Chaplin: Well, it didn't have the atomic bomb in it -- it had weapons of destruction, and if the atomic bomb is in it, then it goes for the atomic bomb. I don't go all the way with science.
Question: Mr. Chaplin, what was your reaction to the reviews for Monsieur Verdoux?
Chaplin: I beg your pardon?
Question: What was your reaction of the reviews--the press reviews--in New York on the picture?
Chaplin: Well, the one optimistic note is that they were mixed. [laughter]
Source: Film Comment (Winter 1969)
Friday, April 11, 2014
Mary Pickford was Charlie and Oona's guest at the premiere which took place at the Broadway Theater. Charlie remembered that Mary, holding on to his hand, pushed her way through the packed lobby and propelled herself to the microphone:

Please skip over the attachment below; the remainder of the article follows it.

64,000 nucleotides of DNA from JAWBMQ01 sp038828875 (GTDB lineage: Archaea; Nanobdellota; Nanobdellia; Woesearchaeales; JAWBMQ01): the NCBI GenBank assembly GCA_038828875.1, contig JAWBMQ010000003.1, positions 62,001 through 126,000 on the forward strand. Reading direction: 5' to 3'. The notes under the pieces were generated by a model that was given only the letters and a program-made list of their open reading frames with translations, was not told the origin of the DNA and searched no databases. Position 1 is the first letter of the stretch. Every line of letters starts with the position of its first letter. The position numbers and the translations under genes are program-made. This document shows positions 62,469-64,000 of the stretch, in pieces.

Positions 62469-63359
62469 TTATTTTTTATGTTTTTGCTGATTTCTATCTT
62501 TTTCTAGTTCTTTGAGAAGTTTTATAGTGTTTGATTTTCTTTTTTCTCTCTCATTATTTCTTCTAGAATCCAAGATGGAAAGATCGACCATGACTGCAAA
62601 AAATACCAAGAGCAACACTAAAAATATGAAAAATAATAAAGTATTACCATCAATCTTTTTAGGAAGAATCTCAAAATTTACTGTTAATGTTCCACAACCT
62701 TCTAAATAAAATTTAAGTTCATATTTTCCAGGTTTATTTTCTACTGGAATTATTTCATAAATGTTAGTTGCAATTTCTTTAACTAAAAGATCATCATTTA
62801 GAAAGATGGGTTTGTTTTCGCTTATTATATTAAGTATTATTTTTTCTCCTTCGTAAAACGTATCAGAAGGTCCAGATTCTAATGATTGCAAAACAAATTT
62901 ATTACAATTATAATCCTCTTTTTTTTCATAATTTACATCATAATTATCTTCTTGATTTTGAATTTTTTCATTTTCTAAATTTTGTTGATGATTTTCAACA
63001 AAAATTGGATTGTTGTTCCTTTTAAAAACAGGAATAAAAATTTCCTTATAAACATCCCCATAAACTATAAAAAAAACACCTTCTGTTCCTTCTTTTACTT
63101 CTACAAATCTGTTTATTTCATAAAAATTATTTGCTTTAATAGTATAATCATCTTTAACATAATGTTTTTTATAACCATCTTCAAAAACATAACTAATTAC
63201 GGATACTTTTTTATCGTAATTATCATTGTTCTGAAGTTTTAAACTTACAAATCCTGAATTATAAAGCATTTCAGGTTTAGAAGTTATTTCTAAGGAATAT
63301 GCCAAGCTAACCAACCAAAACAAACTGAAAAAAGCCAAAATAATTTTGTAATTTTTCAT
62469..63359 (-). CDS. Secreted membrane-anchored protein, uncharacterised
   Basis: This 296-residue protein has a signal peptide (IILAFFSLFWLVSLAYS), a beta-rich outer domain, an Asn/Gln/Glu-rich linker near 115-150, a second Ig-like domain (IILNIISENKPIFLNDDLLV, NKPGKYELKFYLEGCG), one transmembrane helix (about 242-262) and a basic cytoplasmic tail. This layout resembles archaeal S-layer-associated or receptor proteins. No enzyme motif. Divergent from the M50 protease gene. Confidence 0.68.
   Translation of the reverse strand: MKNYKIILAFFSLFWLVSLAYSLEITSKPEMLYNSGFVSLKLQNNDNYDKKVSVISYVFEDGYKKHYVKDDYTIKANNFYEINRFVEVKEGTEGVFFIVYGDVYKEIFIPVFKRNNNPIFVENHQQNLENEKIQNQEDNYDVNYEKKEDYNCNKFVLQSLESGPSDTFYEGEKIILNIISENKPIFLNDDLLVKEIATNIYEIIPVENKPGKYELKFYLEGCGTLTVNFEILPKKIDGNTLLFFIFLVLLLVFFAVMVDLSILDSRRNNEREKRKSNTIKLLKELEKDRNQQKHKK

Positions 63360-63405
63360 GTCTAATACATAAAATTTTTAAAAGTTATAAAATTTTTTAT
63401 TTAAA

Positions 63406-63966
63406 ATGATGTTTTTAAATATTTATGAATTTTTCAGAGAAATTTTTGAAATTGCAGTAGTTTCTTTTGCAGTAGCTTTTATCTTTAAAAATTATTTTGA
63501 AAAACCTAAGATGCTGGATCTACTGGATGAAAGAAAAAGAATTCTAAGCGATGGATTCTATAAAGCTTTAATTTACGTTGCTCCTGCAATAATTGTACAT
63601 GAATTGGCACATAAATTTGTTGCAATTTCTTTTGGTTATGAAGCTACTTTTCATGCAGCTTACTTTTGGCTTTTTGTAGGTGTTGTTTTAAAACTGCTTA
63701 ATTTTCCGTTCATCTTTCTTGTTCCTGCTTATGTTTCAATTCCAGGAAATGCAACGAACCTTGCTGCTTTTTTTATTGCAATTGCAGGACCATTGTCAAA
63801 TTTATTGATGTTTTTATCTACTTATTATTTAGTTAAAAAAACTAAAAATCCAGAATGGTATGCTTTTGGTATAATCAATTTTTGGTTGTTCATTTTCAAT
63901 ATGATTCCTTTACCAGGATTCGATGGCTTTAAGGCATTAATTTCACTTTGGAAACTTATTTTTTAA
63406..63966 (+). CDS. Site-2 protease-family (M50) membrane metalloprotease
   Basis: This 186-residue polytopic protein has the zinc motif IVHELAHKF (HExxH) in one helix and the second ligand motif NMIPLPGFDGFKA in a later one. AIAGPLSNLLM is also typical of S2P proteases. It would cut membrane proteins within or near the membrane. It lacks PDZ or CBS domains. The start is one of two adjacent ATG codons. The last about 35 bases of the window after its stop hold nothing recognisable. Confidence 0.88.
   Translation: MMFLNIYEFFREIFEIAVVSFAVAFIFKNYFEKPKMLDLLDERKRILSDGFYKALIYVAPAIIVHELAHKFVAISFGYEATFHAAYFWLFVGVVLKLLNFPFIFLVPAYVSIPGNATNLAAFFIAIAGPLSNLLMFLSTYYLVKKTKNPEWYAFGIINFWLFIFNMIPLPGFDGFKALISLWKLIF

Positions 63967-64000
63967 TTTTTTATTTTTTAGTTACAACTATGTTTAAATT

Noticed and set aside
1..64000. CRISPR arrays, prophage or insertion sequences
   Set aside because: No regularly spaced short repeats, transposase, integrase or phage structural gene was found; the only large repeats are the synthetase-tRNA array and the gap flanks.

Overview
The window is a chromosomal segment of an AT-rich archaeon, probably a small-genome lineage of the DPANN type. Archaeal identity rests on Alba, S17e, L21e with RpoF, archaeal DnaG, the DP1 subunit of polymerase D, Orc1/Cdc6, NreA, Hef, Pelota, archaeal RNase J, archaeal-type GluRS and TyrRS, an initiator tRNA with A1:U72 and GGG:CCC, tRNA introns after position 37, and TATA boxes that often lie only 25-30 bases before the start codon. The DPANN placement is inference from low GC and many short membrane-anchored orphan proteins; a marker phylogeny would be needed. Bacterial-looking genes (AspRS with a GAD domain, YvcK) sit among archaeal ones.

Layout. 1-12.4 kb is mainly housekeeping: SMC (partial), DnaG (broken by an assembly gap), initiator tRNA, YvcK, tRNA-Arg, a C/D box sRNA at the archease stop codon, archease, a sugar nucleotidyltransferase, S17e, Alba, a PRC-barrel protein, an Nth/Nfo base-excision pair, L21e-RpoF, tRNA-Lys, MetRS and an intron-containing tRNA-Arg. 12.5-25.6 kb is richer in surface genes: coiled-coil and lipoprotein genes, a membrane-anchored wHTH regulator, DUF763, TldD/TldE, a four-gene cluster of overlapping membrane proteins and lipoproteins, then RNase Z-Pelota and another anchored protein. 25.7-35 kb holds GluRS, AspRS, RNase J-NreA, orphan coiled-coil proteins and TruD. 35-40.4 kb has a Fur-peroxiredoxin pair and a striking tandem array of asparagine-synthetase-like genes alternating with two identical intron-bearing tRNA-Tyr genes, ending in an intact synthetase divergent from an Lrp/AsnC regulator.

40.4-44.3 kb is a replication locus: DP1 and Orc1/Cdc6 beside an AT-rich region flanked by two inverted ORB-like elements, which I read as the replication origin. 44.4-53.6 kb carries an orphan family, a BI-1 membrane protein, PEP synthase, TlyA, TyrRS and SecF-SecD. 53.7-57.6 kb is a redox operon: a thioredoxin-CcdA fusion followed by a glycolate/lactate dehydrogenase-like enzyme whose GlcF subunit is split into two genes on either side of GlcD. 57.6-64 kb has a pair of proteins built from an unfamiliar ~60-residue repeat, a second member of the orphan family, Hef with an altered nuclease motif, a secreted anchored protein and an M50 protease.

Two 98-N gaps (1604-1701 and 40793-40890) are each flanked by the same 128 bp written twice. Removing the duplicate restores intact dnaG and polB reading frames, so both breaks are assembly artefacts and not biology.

In the midst of the shoving and pushing, said Mary: "Two thousand years ago Christ was born, and tonight..." She got no further, for, still holding on to my hand, she was yanked away from the mike by a sudden push from the crowd--I have often wondered since what was coming next.
There was an uneasy atmosphere in the theater that night. A feeling that the audience had come to prove something. The moment the film started, instead of the the eager anticipation and the happy stir of the past that had greeted my films, there was nervous applause scattered with a few hisses. I loathe to admit it but those few hisses hurt more than all the antagonism of the press.Charlie got up long before the film was finished and paced in the lobby until it was over.